But why did the Macedonian government at the time, headed by Prime Minister Ljupco Georgievski of the nationalist party VMRO-DPMNE ignore the threat?

Edward Joseph in his in-depth study: MACEDONIA’S PUBLIC SECRET: HOW CORRUPTION, DRAGS THE COUNTRY DOWN, 14 August 2002, for the think tank, International Crisis Group, wrote:

The see-no-evil posture of the Macedonian police allowed smuggling villages like Tanusevci (which lies on the border, 36 kilometers north of Skopje) to become, in effect, “free territories”. The village not only became the transit point for contraband, it also served as a recruiting and training base for Albanian radicals active in the nearby Presevo Valley of southern Serbia.”

However, Joseph dismisses the conspiracy theory, largely popular in Macedonia, that there was collusion between Georgievski's VMRO-DPMNE and its coalition partner Democratic Party of Albanians (DPA) to start a war in order to divide territory.

Despite the evidence to the contrary, the notion that there was a “deal” to divide Macedonia persists. Even many of those who concede that the conflict was not the result of a grand conspiracy believe that the ruling parties colluded at least to manipulate public opinion during its course.”

However, in the footnotes he cites:

The notion of a VMRO – Albanian deal to divide the country dates back to the interwar period, and as well, the Fascist Bulgarian and Albanian period during World War II.

The 2001 Albanian insurgency was brought to a quick end and a deal known as the Ohrid Framework Agreement was signed by the Georgievski's government, DPA and the Albanian insurgents under Ali Ahmeti's command.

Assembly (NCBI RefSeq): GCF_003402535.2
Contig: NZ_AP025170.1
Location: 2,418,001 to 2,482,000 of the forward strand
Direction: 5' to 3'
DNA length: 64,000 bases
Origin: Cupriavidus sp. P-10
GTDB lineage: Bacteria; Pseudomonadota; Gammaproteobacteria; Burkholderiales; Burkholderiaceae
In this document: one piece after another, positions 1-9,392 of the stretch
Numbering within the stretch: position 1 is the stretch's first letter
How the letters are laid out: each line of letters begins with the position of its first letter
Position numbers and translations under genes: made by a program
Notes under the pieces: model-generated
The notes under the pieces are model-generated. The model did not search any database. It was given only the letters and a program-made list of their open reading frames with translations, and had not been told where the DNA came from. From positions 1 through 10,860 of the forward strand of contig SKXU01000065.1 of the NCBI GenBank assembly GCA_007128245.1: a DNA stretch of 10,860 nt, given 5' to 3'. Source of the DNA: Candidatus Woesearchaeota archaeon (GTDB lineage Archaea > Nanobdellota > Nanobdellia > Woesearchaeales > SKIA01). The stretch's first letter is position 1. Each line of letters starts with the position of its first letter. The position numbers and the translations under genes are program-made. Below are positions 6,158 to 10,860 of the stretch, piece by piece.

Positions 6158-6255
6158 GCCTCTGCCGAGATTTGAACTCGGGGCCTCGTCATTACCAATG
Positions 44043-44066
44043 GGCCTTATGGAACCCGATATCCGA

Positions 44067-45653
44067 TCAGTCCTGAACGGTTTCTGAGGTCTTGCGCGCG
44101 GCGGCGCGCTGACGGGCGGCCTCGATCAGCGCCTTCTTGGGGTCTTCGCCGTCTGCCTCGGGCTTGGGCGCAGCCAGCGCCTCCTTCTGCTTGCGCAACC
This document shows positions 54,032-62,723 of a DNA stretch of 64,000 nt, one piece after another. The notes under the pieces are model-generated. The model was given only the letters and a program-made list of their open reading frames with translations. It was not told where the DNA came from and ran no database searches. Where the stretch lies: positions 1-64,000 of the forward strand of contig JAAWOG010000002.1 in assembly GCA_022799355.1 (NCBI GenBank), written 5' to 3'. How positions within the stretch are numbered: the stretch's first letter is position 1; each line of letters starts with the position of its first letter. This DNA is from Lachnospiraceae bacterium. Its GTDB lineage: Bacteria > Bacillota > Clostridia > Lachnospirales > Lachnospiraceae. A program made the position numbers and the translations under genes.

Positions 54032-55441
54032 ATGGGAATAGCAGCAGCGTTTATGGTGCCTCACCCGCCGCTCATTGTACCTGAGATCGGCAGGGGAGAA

In what appears to be a case of sour grapes at Macedonia not being partitioned and with racist overtones, Georgievski called for a Berlin-style wall. But it was criticised by a leading expert:

...a wall [to] be built if necessary to divide ethnic Macedonian and ethnic Albanian populations accepts the possibility of considerable violence in realising the proposed territorial division. Even were such a division to occur without bloodshed, however, it would generate a new set of problems likely to further threaten the already tenuous stability of the region. On the one hand, cession to Albania of an artificially created ethnic Albanian enclave could upset the country’s (sub-)ethnic balance between Ghegs and Tosks.

"On the other hand, the loss of territory and population from the Republic of Macedonia would call into question the country’s existence not only for reasons of size, but also because such truncation could lead to clashes between serbophile and bulgarophile elements of the ethnic Macedonian population intent on union with neighbouring states already short on administrative capacity. Thus, while ethnic partition might promise to ethnic Albanian and ethnic Macedonian populations an escape from deadlock over the Framework Agreement, such an arrangement would pose a greater danger than does wrangling on implementation.”

(THE SPECTRE OF TERRITORIAL DIVISION AND THE OHRID AGREEMENT, by Eben Friedman, European Centre for Minority Issues, Brief # 9 July 2003).